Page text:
times further than transversal T1 from the plane of the picture, at a distance dn = n • d. The diagrams reproduced here should provide enough evidence to shore up the conclusion that the four provisions outlined in the case of the transversal line T1 apply equally to lines T2 and T3, and by extension, to any line Tn. When it comes to multiple transversal lines, we note that, if G is the eye of the observer, any transversal line Tn located beyond the confines of the box will map internally to either F0 or G0, depending on the parity of integer n (if n is odd, it will be G0; otherwise F0). If F is posited as the eye of the observer, the reasoning is precisely reversed. The same applies to determining the image of a line T3 located three times further than transversal T1 (n=3) from the plane of the picture. It is important to note the key role diagonals play in the general case where a transversal line Tn is located at a random distance from the plane of the picture (this distance no longer being a multiple of d). Let us for instance determine the elevation of the image of transversal line T2. The elevation is set by point h2, located on a horizontal line going through point F2, itself the intersection of lines GT2 and F0F. Point h2 is also the intersection of line GT1 and diagonal FG0. The elevation of the image of point a, randomly located between T1 and T2, will be found within the diagonal segment h1h2, at the intersection with a line passing through eye G and a new point a’, located between F0 and T1, at a distance equal to the distance between a and T1. To remain ‘within the box’, as it were, we will simply swap vantage points and look for the elevations of the images of any point a between T1 and T2 on the opposite diagonal segment GF0, between h1 and i2. Starting with point a’’, located directly opposite point a’ about F0, we can trace a line a’’G intersecting the horizontal F1G1 in point b, from which we can draw another line to point F. This line meets segment h1i2 at the desired elevation, notated ƒa. Moreover, the line connecting F and b implies that
Leibniz’s monads are some kind of individuated atoms, combining in nature to produce a complete and optimal set of bodies, under God’s coordination. Monads aggregate into bodies under the aegis of a higher monad, vested with the power of soulfulness.
b lies on a sight line originating in F and ending in a’’’’, a new point located directly opposite a’ about a vertical axis through h1, halfway across rectangle GG0F0F. In the end, the inclusion of this vertical axis of symmetry brings the number of points available to help us determine the image of a transversal line passing through T1 and T2 to a staggering six. Critically for Desargues, two of these points, a and a’, are located inside the black box. At this juncture of our demonstration, the reader will probably be subject to mixed emotions of shock and awe. Let us dispense with shock first. In essence, none of the elementary steps described here is truly complicated. The whole thing may perhaps be a little more complex than the ‘enchanted description of a palace in a novel’ which, upon reading the author’s draft Brouillon Project Sur les Coniques,8 Descartes had admonished Desargues to pursue. But let’s face it; this is the stuff of elementary geometry: a few lines and their intersections here and there, some scaling applications, some symmetry. Yet this is where a 17thcentury reader might have struggled a bit, lest we forget that the term ‘symmetry’ had other meanings before 1794, when Adrien-Marie Legendre recovered the moniker to designate an inversion of spatial orientation, whereby the right-handed becomes left-handed.9 We can think of at least one reader of Desargues who must have fully appreciated the awe and power of this perspective method – Leibniz himself, who indeed might have been surprised to find here something akin to his own preoccupations. Leibniz’s monads are some kind of individuated atoms,10 combining in nature to produce a complete and optimal set of bodies, under God’s coordination.11 Monads aggregate into bodies under the aegis of a higher monad, vested with the power of soulfulness. Given that ‘it has no windows through which to come and go’,12 each monad is solely determined by itself. On the basis of this purely internal principle,13 a given monad will be the locus of changing perceptions,14 independent of any other source. When one looks at a moving body, suggests Leibniz, God has tuned one’s internal principles of perception in harmony with the movement of the moving body, while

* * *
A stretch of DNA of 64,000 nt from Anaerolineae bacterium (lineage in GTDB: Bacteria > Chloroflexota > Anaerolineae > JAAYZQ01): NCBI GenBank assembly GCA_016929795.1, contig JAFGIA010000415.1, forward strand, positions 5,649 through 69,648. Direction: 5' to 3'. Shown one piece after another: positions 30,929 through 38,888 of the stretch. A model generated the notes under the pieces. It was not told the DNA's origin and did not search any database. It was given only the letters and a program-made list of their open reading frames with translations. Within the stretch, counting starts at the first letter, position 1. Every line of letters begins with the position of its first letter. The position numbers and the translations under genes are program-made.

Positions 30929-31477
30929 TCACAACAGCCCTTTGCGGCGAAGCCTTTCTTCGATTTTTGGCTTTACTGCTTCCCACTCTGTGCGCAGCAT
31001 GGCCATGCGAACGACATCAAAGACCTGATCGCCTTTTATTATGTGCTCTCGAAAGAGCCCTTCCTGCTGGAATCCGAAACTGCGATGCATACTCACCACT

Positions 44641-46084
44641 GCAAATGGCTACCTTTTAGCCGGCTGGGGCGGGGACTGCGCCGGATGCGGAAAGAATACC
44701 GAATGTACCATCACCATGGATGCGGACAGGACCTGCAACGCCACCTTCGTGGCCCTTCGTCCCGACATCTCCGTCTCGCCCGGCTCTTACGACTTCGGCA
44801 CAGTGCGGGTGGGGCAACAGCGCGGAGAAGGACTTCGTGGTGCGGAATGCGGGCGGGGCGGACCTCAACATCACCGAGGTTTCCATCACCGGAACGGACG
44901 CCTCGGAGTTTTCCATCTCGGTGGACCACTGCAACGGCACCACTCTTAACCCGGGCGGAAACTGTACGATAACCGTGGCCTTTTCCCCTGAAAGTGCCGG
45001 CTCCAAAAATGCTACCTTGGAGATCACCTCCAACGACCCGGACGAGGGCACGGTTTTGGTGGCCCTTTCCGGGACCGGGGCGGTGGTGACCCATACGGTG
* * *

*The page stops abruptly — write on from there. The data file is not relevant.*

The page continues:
blocking all communications between the two monads governing the body and the moving body. At this juncture, Leibniz calls upon the higher authority of perspective: ‘Just like a city considered from different vantage points looks different every time, seemingly multiplied by perspective; likewise it so happens that an infinite multitude of simple substances will produce many distinct universes, which are nothing but alternative perspectives of a single universe, taken from the vantage point of each individual Monad.’15 How did Leibniz devise the notion of a perception ordinated internally by closed, windowless and individuated monads, moving independently from one another yet highly coherent as a whole? It is precisely on such a double regimen of interiority/exteriority that Desargues’s Distance Scale is based. It is on a purely internal basis that the vertical boundary F0G0 determines the reflected image taken from G. Whether the perceived object is located outside in T1, or inside in F0, the internal and external procedures will yield the same image in F1. Critically, the multiple reflections determine how the boundary F0G0 will allow us to calculate the image of any point, however remote, or even infinite, by folding space over and over. And as for the swapping of the viewing points F and G, this expedient cannot fail to remind us of Leibniz’s fundamental distinction between perception and apperception. No model is equivalent to the theory it is meant to subtend. Undoubtedly, Leibniz will have devised the monad from a multiplicity of models, later surveyed by the philosopher Michel Serres.16 Naturally our own conjecture ought to account, upfront, for Leibniz’s vague use of perspective in his philosophic writings at large. This is a tough question indeed, a question requiring us to precisely analyse the full extent of the many mathematical domains into which Leibniz wandered, specifically as well as relatively to one another. Yet moving on from Desargues’s perspective to differential calculus, Leibniz may have simply laid to rest the precise workings of the practical application of the Distance Scale in the safe knowledge that his conception of the monad had been properly grounded. 1